Lupe Isaia

University of Otago


 A load of CRAb – Undetected outbreaks of Carbapenem-resistant Acinetobacter baumannii in Samoa and links to other Pacific Islands

Carbapenem-resistant Acinetobacter baumannii (CR-Ab) is a critical pathogen that has become increasingly prevalent in clinical settings and difficult to treat due to its multidrug resistance (MDR). Using whole-genome sequencing (WGS), we report an undetected and prolonged outbreak of CR-Ab within the Tupua Tamasese Mea’ole Hospital (TTMH) in Samoa.  25 CR-Ab were collected between November 2017 and January 2020, from the TTMH Laboratory and from Middlemore Hospital (MMH) in New Zealand. Samples were isolated from blood, wound swabs, urine, sputum and screening swabs. All isolates belonged to sequence type (ST) 1050, and carbapenem resistance was due to acquired class D carbapenemase blaOXA-23 in addition to the intrinsic blaOXA-66. We demonstrated minimal genetic diversification between isolates, with ≤9 single nucleotide polymorphisms (SNPs) differences in the core genome from the earliest case (WS003, November 2017 from TTMH). Two isolates from patients in emergency and two from Intensive Care were identical having no SNP differences over 10 months, suggesting CR-Ab may not be limited to the hospital settings. Carriage of CR-Ab ST1050 was observed in two isolates from MMH, which varied from WS003 by 5 (January-2020) and 7 SNPs (February-2019) respectively. These results show clear linkages of CR-Ab strains from Samoa to MMH in New Zealand.  Furthermore, CR-Ab isolates from Samoa shared a common ancestor with CR-Ab strains isolated from a Brisbane Hospital outbreak that started in 2016 and continued until 2018. All CR-Ab isolates from Samoa differed by ≤14 SNPs when compared to the index patient from the outbreak in Brisbane.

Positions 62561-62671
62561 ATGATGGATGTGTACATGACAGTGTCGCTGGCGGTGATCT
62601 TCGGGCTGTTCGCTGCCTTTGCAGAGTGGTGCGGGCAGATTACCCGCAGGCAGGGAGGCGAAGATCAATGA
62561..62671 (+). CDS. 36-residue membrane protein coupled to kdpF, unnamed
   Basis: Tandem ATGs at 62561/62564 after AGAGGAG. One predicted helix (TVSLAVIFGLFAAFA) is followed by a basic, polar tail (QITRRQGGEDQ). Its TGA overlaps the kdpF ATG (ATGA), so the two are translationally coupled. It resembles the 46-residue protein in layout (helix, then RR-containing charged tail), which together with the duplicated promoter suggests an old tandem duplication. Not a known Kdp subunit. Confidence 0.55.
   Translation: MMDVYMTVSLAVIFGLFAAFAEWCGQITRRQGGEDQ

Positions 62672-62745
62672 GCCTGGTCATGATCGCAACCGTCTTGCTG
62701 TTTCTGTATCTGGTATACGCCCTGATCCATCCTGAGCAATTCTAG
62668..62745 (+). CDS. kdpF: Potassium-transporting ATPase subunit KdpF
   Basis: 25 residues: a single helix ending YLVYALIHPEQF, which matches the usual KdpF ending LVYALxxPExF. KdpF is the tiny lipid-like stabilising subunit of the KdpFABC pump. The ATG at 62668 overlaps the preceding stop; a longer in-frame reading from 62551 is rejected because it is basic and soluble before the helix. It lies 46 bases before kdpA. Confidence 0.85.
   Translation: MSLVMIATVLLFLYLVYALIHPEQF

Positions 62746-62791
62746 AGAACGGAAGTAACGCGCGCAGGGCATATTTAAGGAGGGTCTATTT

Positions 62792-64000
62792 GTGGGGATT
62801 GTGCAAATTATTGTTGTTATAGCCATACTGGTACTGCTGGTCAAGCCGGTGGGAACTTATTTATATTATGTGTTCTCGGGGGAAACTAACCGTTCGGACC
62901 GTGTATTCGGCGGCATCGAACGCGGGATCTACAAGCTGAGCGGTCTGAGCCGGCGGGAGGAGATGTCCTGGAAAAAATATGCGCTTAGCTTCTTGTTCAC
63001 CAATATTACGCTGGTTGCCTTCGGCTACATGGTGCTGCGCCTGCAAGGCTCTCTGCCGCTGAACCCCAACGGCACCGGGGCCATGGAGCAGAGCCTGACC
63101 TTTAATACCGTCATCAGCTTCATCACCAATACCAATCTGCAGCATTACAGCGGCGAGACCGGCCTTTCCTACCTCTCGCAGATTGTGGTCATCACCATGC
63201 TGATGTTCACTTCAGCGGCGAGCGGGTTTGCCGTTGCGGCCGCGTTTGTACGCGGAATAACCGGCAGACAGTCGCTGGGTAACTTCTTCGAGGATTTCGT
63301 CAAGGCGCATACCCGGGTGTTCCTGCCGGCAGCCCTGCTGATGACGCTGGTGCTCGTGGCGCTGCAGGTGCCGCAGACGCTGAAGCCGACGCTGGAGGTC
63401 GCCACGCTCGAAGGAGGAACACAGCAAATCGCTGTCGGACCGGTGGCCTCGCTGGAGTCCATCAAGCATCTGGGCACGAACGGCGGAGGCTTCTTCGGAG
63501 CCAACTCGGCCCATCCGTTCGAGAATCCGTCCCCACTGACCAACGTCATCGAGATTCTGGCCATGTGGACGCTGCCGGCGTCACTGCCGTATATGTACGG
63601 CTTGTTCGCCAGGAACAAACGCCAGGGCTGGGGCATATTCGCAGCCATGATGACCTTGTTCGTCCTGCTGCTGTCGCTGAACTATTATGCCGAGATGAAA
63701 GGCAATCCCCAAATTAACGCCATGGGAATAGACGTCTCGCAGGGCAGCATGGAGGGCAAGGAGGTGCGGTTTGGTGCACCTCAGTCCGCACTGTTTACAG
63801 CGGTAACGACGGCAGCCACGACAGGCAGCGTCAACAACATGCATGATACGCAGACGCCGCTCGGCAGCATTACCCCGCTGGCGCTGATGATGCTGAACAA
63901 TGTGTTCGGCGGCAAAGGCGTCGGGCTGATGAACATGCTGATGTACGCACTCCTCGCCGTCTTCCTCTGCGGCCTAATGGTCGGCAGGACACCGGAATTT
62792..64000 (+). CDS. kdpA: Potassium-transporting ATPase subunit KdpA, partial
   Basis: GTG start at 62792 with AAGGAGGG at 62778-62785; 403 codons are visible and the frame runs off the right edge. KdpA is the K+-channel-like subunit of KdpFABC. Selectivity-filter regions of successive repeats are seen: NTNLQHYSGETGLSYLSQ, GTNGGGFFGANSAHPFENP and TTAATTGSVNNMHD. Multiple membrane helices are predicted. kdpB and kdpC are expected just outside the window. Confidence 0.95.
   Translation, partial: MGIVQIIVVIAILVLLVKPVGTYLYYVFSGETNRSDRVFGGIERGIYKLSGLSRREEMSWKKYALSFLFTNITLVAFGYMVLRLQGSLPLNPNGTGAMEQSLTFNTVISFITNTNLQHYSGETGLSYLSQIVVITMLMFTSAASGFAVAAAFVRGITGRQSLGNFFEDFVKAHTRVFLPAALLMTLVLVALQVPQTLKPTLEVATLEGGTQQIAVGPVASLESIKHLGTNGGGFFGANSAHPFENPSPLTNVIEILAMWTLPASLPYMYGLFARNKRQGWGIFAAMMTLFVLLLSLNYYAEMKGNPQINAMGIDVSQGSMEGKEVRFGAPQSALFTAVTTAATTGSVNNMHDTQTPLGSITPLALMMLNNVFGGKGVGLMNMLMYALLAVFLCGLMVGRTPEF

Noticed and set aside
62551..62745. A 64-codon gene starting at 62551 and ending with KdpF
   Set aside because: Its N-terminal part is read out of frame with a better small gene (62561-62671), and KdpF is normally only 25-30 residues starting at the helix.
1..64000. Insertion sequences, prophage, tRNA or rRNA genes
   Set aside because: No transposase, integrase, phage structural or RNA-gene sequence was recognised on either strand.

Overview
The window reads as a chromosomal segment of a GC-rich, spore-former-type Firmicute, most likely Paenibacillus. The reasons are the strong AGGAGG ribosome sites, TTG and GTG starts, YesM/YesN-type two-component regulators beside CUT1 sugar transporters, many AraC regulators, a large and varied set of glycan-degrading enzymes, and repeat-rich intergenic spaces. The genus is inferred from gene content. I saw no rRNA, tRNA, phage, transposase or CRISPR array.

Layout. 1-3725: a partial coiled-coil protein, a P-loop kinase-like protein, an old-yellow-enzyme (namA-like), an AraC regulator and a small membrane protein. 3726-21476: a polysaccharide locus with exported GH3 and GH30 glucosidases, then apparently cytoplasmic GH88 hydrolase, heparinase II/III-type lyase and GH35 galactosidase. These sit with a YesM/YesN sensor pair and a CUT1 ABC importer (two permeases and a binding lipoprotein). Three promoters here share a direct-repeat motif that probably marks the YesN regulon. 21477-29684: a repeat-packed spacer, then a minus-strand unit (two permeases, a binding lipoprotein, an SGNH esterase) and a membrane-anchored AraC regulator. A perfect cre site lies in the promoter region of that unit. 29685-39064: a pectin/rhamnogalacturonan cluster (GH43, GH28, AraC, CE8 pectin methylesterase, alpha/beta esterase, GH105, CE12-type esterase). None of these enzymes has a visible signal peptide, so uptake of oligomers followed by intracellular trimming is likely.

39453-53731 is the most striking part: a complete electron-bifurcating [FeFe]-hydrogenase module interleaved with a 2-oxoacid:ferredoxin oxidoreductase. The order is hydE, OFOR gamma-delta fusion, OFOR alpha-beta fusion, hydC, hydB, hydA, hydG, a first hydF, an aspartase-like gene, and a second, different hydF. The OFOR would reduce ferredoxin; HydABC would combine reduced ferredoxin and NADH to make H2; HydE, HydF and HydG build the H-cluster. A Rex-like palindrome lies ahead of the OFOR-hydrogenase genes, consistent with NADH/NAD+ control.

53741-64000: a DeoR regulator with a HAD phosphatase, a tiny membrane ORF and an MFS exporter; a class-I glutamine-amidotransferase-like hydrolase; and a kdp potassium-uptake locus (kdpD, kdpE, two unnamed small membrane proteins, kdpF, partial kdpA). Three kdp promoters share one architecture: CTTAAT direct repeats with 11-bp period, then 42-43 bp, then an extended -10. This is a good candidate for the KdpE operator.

These results are critical in informing infection control practises to prevent further spread of this critical pathogen within TTMH and within the Pacific.

Lupe worked for 10 years as a medical laboratory scientist in the Clinical Laboratory within the Tupua Tamasese Mea’ole Hospital, Samoa. She has a Bachelor of Medical Science and Master of Science in Medicine (Infection and Immunity) from the University of Sydney, Australia. She is a recipient of the University of Otago Pacific Doctoral Scholarship and currently in her final year of studies. Her research is focused on antibiotic resistance genes in clinical isolates from Samoa, and their phylogenetic relationships to critical pathogens isolated from Samoans in Auckland, New Zealand.

 

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